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Convection vs. conventional ovens explainedSkip the souffles but not the cookies: Sharon Profis shares some tips on what's different about convection ovens.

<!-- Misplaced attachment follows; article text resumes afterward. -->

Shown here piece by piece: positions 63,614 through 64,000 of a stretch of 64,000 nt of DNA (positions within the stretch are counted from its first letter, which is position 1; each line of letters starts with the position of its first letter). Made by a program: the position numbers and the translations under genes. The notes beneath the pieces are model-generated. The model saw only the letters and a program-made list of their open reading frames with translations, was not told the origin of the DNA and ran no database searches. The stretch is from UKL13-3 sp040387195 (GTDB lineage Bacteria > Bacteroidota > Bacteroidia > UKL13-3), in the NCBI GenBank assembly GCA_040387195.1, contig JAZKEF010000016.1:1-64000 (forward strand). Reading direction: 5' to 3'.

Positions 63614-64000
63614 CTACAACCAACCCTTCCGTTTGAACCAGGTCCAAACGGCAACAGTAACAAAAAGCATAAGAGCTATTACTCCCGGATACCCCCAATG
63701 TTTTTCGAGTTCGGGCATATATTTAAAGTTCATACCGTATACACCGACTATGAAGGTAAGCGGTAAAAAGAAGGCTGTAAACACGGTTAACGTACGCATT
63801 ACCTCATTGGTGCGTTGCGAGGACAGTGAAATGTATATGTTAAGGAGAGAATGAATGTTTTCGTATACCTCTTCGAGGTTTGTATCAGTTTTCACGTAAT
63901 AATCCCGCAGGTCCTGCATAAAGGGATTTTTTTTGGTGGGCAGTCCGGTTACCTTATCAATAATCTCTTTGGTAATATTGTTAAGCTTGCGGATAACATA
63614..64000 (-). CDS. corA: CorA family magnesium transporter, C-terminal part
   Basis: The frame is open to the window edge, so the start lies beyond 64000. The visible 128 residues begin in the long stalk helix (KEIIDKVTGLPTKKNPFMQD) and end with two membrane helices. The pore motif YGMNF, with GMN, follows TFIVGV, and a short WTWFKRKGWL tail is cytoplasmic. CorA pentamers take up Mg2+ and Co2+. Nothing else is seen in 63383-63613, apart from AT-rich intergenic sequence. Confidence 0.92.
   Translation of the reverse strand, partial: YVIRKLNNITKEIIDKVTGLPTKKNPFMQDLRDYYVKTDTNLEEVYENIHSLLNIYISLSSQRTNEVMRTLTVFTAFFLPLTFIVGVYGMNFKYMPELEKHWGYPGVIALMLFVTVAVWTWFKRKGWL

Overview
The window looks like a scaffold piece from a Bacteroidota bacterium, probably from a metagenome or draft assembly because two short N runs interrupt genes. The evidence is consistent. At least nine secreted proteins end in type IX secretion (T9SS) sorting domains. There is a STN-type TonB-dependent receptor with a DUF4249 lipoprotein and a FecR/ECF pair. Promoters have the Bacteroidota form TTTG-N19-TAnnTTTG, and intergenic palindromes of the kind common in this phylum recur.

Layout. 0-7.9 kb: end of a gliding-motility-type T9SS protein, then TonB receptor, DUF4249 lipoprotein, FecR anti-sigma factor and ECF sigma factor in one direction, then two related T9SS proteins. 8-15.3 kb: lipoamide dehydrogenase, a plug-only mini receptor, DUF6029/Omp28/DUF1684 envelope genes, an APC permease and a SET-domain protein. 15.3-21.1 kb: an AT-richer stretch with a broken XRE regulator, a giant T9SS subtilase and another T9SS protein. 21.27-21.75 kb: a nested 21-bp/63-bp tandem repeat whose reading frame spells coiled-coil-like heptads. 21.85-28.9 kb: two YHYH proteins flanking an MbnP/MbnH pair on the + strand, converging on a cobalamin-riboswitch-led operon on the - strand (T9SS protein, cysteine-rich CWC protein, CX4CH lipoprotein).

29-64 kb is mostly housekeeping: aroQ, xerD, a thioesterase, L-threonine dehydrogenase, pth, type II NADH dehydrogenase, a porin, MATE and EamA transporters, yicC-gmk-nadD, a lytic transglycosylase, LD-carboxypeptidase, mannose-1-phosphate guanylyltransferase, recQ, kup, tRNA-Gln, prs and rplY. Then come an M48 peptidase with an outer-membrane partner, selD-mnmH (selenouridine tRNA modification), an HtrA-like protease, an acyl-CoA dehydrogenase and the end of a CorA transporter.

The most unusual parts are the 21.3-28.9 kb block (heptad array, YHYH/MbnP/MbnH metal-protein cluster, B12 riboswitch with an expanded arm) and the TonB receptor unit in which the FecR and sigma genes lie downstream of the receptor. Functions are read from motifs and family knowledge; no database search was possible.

[MUSIC] The problem with conventional ovens is that hot air rises, so the upper half of the oven will always be warmer than the lower half. So if you put in two sheets of cookies, the top will cook faster than the bottom rack. In our test, the top of the oven was a full 30 degrees hotter than the bottom. Convection oven to the rescue. Convection ovens uses fans to circulate the air within the oven to equalize the temperature. So no matter where you place your dish, or how many dishes you cook at the same time, they all cook evenly. But that's not the only benefit. Since more hot air comes in contact with the food, your dishes cook faster. So, you'll have to adjust your recipes accordingly. Some ovens will auto-adjust the temperature for you. Otherwise, you'll have to do it yourself. Usually, that means reducing the temperature by about 25 degrees Or, reducing the overall cooking time by about 20%. Get to know your oven so that you know exactly how to adjust your recipes. Once you have the math figured out the benefits of convection cooking Are huge for baked goods, butter will release steam quickly and this means the results will be flakier, lighter and fluffier. And with the roast, the fat will render quickly, sealing in those delicious juices, and leaving an evenly brown and crispy skin without the constant basting. There are a few catches. First, not all foods agree with convection cooking. Souffles and even light cakes are just too delicate for hot air blowing at their batter. You'll need to adjust the fan speed or disable the convection feature completely. And second, there's the cost. More parts cost more money. Usually hundred of dollars. It's not a cheap upgrade, but if spending less time in the kitchen is worth your while, a fan in the oven, might be exactly what you need.